Objectives: The objectives of this study were to comprehensively characterize the range, content, and performance of sexually transmitted infection (STI) testing services in Estonia during the period 2001 to 2002 and to determine if the observed diagnostic laboratory practices and methods adhered to international evidence-based recommendations.
Study: Survey data, focusing on organization and performance characteristics of STI diagnostics services, were assessed using questionnaires, telephone interviews, and site visits to all responding facilities providing STI diagnostics services in Estonia. Guidelines of international evidence-based recommendations for STI testing were used as references.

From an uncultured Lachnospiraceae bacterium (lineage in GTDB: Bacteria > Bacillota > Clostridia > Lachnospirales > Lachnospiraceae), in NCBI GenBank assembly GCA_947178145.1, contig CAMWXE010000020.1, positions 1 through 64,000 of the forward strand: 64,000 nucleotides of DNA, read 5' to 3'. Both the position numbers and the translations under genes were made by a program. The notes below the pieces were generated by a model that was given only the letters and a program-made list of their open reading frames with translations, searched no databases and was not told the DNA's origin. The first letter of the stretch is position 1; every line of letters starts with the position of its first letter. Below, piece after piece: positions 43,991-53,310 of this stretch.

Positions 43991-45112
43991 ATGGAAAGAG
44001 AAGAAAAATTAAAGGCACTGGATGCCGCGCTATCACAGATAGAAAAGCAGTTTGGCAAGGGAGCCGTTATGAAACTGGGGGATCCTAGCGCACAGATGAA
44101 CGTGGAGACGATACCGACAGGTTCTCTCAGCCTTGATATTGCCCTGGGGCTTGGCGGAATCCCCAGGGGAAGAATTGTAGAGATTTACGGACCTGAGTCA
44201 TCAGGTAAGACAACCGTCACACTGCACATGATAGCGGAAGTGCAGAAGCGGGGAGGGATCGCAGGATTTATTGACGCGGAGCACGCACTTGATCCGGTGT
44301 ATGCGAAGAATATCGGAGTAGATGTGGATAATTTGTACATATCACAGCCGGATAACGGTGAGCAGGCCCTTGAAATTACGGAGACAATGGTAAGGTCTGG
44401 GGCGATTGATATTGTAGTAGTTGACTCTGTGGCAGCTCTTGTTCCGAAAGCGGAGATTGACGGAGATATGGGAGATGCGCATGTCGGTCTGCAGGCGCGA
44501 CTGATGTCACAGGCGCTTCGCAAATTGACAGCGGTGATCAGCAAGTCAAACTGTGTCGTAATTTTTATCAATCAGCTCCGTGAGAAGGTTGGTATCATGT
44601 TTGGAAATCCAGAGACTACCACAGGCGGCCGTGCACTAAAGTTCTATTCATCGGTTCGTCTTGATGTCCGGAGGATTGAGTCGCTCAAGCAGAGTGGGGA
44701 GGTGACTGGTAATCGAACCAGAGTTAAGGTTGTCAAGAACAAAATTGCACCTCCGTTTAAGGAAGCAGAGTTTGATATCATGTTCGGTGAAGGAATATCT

Results: There were significant shortcomings in STI testing availability and practices. Among all participating laboratories diagnosing STIs, only a minority (n = 16, 28%) offered testing for the full minimum range of relevant STIs in Estonia, i.e., Treponema pallidum, Neisseria gonorrhoeae, Chlamydia trachomatis, and Trichomonas vaginalis. In addition, because testing methods used were not properly selected, confirmation of several infections in accordance with evidence-based requirements was not possible, which has an impact both on STI diagnostic quality and surveillance.